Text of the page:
Machado-Joseph disease (MJD)—also called spinocerebellar ataxia Type 3 (SCA3)—is one of approximately 30 recognized, dominantly inherited forms of ataxia.
Ataxia is a general term meaning lack of muscle control or coordination.
The name “Machado-Joseph” comes from two families of Portuguese/Azorean descent who were among the first families described with the unique symptoms of the disease in the 1970s. The prevalence of the disease is highest among people of Portuguese/Azorean descent. For example, among immigrants of Portuguese ancestry in New England, the prevalence is around one in 4,000, and the highest prevalence in the world, about one in 140, occurs on the small Azorean island of Flores. Soon after the gene defect was discovered, a hereditary ataxia in European families known as SCA3 was found to be caused by the exact same mutation. Thus, SCA3 and MJD are the same disorder.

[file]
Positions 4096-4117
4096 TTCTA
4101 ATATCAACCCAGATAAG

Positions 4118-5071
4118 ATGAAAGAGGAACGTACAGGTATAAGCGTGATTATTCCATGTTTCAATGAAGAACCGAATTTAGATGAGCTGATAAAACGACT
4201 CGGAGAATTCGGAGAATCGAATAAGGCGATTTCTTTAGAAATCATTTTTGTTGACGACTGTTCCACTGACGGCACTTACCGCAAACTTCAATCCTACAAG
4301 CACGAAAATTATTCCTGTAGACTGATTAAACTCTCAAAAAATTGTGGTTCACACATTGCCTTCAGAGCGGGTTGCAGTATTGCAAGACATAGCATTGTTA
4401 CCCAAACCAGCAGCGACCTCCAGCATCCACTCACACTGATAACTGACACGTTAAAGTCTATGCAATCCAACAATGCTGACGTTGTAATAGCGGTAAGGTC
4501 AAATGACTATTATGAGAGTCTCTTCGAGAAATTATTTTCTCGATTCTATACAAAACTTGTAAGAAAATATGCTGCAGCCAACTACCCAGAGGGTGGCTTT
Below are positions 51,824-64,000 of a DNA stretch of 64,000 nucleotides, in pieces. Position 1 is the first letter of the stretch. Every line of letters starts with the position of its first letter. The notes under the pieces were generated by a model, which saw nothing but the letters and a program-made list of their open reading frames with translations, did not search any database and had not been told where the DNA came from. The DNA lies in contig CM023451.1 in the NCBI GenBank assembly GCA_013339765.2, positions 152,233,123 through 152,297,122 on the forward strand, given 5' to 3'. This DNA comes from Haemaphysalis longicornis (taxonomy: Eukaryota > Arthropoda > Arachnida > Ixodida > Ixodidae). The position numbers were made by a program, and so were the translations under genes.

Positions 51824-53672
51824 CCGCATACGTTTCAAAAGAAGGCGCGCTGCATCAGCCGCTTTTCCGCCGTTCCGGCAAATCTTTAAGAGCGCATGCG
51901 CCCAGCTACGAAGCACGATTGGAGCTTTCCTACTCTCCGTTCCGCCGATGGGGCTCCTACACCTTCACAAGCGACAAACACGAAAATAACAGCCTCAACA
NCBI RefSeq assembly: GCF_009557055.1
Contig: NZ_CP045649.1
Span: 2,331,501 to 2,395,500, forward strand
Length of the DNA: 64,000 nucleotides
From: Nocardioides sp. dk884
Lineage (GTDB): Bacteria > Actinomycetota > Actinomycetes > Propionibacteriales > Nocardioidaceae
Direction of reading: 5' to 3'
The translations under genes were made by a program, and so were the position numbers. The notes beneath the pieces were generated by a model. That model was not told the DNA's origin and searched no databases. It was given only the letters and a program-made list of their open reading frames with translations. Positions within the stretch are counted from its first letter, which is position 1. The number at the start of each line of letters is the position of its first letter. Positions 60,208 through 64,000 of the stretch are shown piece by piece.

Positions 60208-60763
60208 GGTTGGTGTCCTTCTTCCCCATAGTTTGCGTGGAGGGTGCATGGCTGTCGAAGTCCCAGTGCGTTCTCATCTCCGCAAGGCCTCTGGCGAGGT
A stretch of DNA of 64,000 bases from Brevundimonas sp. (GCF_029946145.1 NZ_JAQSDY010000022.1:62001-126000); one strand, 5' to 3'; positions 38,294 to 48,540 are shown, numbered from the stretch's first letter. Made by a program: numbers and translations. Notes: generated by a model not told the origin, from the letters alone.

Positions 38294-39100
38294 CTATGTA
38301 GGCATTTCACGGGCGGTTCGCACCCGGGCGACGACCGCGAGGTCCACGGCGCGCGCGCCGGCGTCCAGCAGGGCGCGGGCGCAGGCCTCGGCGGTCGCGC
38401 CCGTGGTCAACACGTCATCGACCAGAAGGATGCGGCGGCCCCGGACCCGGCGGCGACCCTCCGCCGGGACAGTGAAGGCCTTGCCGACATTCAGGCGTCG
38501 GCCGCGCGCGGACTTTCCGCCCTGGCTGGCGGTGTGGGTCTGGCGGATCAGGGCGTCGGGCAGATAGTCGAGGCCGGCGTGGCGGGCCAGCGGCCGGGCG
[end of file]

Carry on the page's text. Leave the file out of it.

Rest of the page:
Symptoms of Machado Joseph Disease is characterized by slowly progressive clumsiness in the arms and legs, difficulty with speech and swallowing, impaired eye movements sometimes accompanied by double vision or bulging eyes, and lower limb spasticity.read more
Machado Joseph Disease: The wide range in symptoms among affected individuals led researchers to separate the disease into distinct types that are broadly distinguished by age of onset and range of symptoms.read more